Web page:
By Eileen Ogintz
Who said vacation would be easy with kids? Certainly not at Walt Disney World, especially when it is crowded and over ninety degrees. Certainly not when you have toddlers
“It’s hard,” acknowledges Sara Weakley here from Michigan with her husband and three kids, including her year-old daughter.
While the 13-year-old is crazy for coasters and the five-year-old was mesmerized by the fireworks, the baby doesn’t want to sit in her stroller very long. “She just wants to keep moving,” Weakley said, watching her toddle around Disney Springs.
But there are ways to make the experience easier Stay on property, she suggested. Get to the parks as early as you can with plenty of snacks and water and wet wipes. Leave for a long afternoon nap before returning in the evening.
Despite the challenges, she and her husband Sean agreed, “Absolutely we are glad we came. The older two are so excited to be here… We wouldn’t miss it.”
Certainly, there is plenty for young kids this 50th Anniversary Celebration Year including classic attractions like:
- Dumbo the Flying Elephant, It’s a Small World and Peter Pan’s Flight in the Magic Kingdom.
- Toy Story Land and Mickey & Minnie’s Runaway Railway at Disney’s Hollywood Studios
- The new Kite’s show with larger-than-life puppets in Animal Kingdom, along with Kilimanjaro Safaris
- Frozen Ever After, The Seas with Nemo and Friends. and Remy’s Ratatouille Adventure at Epcot, where there are also shaded play areas.
“The Magic outweighs the temper tantrums,” laughed Melanie Reynolds, here with her 20-month-old. From Wisconsin. “There are so many moments when I’ve had tears in my eyes, like when he was dancing with my mom. ”When you come when they are this little, the magic is for you.”
The Weakleys agreed, noting that their son doesn’t remember anything from the family’s pre-pandemic trip.
Another mom of a three-year-old opined that after two years without being in any crowded, loud places, her son was overwhelmed at the parks. “His favorite thing is running around in circles here in the hotel,” her husband added. “I can’t believe we spent so much money for this!”
Many grandparents are on hand. “It’s nice to see it through the grandkids’ eyes and see their faces,” said Cindy Dunn here with her daughters and four grandchildren aged two to nine from North Carolina.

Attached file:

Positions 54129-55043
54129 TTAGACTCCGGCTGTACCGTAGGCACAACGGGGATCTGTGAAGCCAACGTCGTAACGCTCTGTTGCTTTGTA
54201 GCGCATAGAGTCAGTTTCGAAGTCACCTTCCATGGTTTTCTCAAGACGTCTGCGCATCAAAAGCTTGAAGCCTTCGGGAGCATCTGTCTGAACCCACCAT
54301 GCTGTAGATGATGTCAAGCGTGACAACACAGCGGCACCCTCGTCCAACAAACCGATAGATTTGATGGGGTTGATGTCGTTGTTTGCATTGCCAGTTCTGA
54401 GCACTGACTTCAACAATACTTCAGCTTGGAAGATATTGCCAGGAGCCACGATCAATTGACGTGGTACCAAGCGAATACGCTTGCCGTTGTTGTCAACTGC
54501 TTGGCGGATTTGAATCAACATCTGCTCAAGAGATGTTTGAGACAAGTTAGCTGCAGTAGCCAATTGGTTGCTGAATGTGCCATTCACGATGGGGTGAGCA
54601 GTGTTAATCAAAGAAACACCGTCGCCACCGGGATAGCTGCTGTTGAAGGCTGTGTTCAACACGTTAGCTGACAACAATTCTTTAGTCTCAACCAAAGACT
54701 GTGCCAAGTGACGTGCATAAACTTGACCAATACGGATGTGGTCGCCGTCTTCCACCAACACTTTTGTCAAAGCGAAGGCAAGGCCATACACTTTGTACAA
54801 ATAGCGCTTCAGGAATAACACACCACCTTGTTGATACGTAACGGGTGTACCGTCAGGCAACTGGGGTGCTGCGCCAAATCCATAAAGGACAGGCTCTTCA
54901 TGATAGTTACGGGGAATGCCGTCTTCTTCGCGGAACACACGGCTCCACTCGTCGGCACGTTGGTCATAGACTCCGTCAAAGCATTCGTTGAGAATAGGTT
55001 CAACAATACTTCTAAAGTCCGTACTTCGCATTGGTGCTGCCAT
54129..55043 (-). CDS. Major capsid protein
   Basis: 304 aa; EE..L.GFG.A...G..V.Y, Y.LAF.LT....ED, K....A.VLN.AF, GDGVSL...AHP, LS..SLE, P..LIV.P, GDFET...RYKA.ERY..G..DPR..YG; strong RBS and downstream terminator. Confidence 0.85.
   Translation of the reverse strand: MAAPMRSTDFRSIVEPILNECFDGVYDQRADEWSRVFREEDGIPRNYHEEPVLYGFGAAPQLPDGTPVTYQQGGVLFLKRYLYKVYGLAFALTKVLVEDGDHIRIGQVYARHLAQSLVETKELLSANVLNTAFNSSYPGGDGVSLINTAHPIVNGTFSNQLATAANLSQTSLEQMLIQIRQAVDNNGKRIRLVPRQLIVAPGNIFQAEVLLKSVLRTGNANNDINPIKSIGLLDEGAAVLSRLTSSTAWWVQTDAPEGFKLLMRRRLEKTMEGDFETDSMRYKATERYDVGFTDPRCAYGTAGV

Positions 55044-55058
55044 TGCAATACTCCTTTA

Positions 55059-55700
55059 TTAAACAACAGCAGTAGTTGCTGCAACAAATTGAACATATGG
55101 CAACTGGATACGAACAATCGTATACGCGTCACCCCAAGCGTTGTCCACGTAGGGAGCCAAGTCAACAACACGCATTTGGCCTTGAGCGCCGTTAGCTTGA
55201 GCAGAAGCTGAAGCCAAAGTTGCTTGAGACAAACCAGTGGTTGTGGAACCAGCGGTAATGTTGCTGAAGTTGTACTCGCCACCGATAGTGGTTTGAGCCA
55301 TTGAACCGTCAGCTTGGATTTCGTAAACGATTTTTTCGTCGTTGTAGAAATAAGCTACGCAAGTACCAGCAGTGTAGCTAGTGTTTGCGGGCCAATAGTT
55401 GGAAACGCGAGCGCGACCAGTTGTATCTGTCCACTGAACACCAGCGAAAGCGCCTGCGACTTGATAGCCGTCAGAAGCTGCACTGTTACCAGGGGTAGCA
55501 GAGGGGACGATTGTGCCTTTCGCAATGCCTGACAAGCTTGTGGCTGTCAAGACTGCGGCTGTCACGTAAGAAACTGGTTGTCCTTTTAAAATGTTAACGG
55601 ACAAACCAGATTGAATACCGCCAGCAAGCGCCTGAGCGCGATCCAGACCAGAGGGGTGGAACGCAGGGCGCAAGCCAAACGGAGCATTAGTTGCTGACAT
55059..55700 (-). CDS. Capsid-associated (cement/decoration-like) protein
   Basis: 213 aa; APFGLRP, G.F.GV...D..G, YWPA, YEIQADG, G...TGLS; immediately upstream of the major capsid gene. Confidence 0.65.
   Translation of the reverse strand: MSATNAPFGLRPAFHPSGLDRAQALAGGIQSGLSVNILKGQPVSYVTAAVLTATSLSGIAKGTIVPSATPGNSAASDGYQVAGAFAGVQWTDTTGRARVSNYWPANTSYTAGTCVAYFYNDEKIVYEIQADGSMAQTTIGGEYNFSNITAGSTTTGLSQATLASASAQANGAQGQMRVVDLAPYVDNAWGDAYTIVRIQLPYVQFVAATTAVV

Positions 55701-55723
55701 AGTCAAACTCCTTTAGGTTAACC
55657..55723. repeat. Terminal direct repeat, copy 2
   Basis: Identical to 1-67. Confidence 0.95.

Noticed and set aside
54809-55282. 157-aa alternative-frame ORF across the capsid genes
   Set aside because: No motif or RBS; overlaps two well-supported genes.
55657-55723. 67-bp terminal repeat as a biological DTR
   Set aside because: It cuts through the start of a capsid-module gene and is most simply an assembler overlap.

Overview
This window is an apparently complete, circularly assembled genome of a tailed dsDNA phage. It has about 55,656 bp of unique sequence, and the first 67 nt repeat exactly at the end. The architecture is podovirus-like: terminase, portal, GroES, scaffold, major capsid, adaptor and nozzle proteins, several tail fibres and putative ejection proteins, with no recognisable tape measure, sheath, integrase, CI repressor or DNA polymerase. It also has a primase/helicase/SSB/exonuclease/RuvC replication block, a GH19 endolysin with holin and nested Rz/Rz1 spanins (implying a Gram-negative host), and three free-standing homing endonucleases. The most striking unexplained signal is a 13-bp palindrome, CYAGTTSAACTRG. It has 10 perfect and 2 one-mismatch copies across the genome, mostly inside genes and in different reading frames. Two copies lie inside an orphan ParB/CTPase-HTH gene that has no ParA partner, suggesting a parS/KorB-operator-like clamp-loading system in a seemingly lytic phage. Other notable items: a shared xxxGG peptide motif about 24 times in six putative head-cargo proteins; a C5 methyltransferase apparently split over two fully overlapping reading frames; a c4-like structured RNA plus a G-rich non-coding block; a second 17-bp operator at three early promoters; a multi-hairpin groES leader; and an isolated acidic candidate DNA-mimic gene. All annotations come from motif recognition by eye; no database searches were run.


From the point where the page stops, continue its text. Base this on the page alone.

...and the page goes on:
Just be prepared, suggested Grandma Shirley Cagle, who has been to the parks some 18 times — this time with her 18-month-old granddaughter along. “You’ve got to do a lot of walking w before you come, to get ready.
There are plenty of amenities–stroller rentals, the ability to swap child-minding so both parents can ride an attraction without waiting in line twice , mobile ordering to get food faster and healthful choices (You must ask for fries; otherwise kids’ meals come either with carrots or fruit.
The Magic Genie+ service, though an upcharge, was a godsend for some; The extra $15 a person (ages three and up) get you access to “Lightning” Lanes on certain attractions that get you in without a wait.
“Definitely worth it for a three-year-old,” said a Philadelphia dad. “A two-minute wait was so much better.”
However, be forewarned that some of the most popular attractions for young children, including Remy’s Ratatouille Adventure and Frozen Ever After at EPCOT and Mickey & Minnie’s Runaway Railway at Hollywood studios, require a per-ride purchase. Prices vary (can be more than $10 per person per ride) depending on crowds and date.
Disney Springs, families agree, is a welcome respite from the crowds at the parks. There is a lot of outdoor space and entertainment and more than 60 food choices. With the huge World of Disney and Lego stores, it’s perhaps the best place to get souvenirs
Restaurants, even sit-down fine dining places, are kid-friendly. “Honestly, I like STK with my three-year-old because the music is loud and I don’t worry about her having to be quiet,” said Jessica Bozeman, here for her daughter Presley’s birthday. Bozeman, a local, suggests parents with young kids wait until fall to come when it is cooler.
“Everything takes longer with young kids,” said Sarah Larson, here with a toddler and preschooler, aged 18 months and three and a half. “We have low expectations.”
And they still have the memories, the photos the kids love and the time with their grandparents. “No matter what, it’s still magical,” she said.
But added another mom: “I had no idea how exhausting it would be,” she said, adding that even with grandparents who would babysit in the evening, she and her husband are too pooped. “I just wasn’t prepared.”